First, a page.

Author: Andrew Baird
In August I had the pleasure and privilege of diving with Dr. Takuma Mezaki of the Kuroshio Biological Research Institute on the rocky reefs of Misaki, Japan. The area is the type location for a number of nominal coral species, including Lobophyllia robusta Veron 1990 and Cyphastrea japonica Yabe & Sugiyama, 1932 but the area is also home to many other sub-tropical and temperate coral species that I was looking for as part of my JSPS fellowship, such as Acropora tanegashimensis Veron 1990, A. japonica Veron 2000 and Micromussa amakusensis (Veron 1990).
Dr. Mezaki is a legend of Japanese coral reef science. He is justly famous for his hundreds of hours diving at night to document the time of spawning for most of the 80 odd species found in Misaki. Dr. Mezaki has been diving these reefs for 20 years and knows them like the back of his hand. Within 2 hours, he had directed me to all the species I was after and much more. The corals in Misaki grow directly on the rocky substratum – there is no coral reef here. Underwater, it looks a lot like the Solitary Islands in northern New South Wales, Australia. Indeed, some of the corals look remarkably similar and that is how they have been interpreted, with some species that are rare in the tropics, such as Acropora solitaryensis Veron & Wallace 1984 and A. glauca (Brook 1893) thought to be common at both sites on opposite side of the equator. I am not so sure. For example, if colonies of A. solitaryensis in the Solitary Islands were placed beside colonies of A. solitaryensis from Misaki, I doubt anyone would think they were the same species; while they do share a similar gross morphology that we call anastomosing-tabular, the colour is very different, the branches have a different shape and seem more widely spaced in the Misaki morph. However, the shape of the radials in the bleached skeletons is very similar (Fig. 1). This is one example of where we definitely need more lines of evidence to decide whether these are one or two species. Time, and the molecules, will tell.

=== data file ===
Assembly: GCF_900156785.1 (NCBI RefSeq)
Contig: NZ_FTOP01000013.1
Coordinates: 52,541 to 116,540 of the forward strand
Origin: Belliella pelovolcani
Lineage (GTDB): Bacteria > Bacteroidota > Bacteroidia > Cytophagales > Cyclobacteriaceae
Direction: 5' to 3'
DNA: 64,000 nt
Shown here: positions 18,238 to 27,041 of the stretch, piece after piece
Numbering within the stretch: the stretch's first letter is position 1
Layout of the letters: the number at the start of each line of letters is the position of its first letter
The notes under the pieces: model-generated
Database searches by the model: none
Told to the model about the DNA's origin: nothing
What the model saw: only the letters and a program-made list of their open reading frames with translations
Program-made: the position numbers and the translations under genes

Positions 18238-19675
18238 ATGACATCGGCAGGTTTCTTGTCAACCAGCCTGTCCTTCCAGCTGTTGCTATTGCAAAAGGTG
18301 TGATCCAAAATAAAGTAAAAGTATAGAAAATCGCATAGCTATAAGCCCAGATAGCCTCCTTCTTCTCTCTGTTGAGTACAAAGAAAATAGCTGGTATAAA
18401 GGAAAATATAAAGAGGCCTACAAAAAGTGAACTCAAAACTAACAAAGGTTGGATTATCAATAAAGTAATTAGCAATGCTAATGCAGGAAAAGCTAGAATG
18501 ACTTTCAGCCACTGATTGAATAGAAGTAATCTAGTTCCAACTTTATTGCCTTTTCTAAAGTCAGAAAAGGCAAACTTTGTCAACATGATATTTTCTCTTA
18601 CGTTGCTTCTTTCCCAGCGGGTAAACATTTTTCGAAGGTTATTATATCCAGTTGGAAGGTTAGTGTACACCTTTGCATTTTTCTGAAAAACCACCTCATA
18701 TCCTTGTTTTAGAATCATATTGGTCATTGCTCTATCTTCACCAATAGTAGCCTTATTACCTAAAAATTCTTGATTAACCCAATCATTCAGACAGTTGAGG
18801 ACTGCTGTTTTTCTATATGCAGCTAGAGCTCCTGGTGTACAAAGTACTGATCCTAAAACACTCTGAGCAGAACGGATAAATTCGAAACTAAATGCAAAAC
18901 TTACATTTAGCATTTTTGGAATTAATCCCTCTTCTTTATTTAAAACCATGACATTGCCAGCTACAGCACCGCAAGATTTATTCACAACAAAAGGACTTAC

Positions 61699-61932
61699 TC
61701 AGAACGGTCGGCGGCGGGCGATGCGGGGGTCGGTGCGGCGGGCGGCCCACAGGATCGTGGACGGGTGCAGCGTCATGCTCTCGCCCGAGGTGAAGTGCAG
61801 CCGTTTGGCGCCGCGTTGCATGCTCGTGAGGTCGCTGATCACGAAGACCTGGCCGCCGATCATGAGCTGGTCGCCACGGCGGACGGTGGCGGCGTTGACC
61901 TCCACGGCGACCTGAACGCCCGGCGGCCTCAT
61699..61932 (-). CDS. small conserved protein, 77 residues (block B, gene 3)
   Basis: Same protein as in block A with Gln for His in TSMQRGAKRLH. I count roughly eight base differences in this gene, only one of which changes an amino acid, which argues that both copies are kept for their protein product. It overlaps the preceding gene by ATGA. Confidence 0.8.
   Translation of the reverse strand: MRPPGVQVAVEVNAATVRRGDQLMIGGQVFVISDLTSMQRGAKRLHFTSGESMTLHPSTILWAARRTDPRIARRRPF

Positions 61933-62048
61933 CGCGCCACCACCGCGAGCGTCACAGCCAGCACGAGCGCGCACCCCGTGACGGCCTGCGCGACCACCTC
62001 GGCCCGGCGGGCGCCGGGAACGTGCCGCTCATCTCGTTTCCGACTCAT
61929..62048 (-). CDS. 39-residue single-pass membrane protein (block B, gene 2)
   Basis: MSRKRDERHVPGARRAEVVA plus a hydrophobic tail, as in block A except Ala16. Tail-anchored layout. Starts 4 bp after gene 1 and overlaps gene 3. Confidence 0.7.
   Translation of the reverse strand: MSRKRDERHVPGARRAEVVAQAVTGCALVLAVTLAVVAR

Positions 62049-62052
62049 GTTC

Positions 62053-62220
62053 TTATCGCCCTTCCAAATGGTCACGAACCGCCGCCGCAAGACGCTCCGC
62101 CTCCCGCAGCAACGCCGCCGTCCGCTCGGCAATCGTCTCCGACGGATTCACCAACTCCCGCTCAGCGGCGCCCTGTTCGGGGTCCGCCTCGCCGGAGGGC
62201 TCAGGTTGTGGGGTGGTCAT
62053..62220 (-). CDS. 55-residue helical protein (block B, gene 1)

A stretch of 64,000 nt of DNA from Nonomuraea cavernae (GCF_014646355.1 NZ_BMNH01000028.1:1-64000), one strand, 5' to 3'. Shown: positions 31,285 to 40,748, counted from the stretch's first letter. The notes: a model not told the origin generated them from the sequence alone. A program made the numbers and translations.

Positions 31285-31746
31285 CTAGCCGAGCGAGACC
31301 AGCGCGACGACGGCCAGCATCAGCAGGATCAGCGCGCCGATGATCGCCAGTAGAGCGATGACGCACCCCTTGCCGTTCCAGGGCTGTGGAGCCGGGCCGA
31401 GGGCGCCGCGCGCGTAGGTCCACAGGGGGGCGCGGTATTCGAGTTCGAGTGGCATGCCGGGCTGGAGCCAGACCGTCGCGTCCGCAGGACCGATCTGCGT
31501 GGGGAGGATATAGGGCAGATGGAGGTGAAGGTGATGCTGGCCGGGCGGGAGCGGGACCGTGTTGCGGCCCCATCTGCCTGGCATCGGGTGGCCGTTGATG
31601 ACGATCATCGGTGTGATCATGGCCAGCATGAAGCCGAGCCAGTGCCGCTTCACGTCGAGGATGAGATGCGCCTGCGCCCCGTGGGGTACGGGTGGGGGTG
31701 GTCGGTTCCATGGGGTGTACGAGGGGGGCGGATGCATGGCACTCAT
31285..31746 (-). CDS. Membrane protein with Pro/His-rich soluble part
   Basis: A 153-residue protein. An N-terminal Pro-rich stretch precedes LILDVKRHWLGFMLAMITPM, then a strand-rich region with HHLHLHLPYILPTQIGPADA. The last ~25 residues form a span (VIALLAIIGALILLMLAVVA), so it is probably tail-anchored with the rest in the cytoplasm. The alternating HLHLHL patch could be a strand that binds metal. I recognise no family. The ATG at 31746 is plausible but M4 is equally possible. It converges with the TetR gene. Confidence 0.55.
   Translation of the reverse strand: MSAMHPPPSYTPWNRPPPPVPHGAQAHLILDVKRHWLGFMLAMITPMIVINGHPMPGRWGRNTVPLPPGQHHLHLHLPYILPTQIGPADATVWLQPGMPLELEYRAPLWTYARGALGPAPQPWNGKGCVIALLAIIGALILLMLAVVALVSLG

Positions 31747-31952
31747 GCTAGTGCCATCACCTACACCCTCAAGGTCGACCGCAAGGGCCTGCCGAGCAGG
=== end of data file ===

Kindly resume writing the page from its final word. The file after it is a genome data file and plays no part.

Dr. Mezaki and his colleagues recognise that many of these species have been misinterpreted and also that many of the species here are new to science. For example, Dr. Mezaki and colleagues believe that there are at least seven new Montipora species to be described from the area. An interesting aspect of Japanese coral reef science is that there are common names for most species, whereas in Australia we have common names for only a handful of species. For example, Figure 2 is a species commonly called Acropora ‘TAIHAI’ which is almost certainly new to science. This means researchers can communicate about these species now rather than waiting for formal taxonomic descriptions which can take time. This is a practise I recommend we adopt in Australia.
Project Phoenix thanks Dr. Mezaki and the Kuroshio Biological Research Institute for hosting Prof. Baird’s visit and helping to collect the corals, and Dr. Yuji Ise for his great company.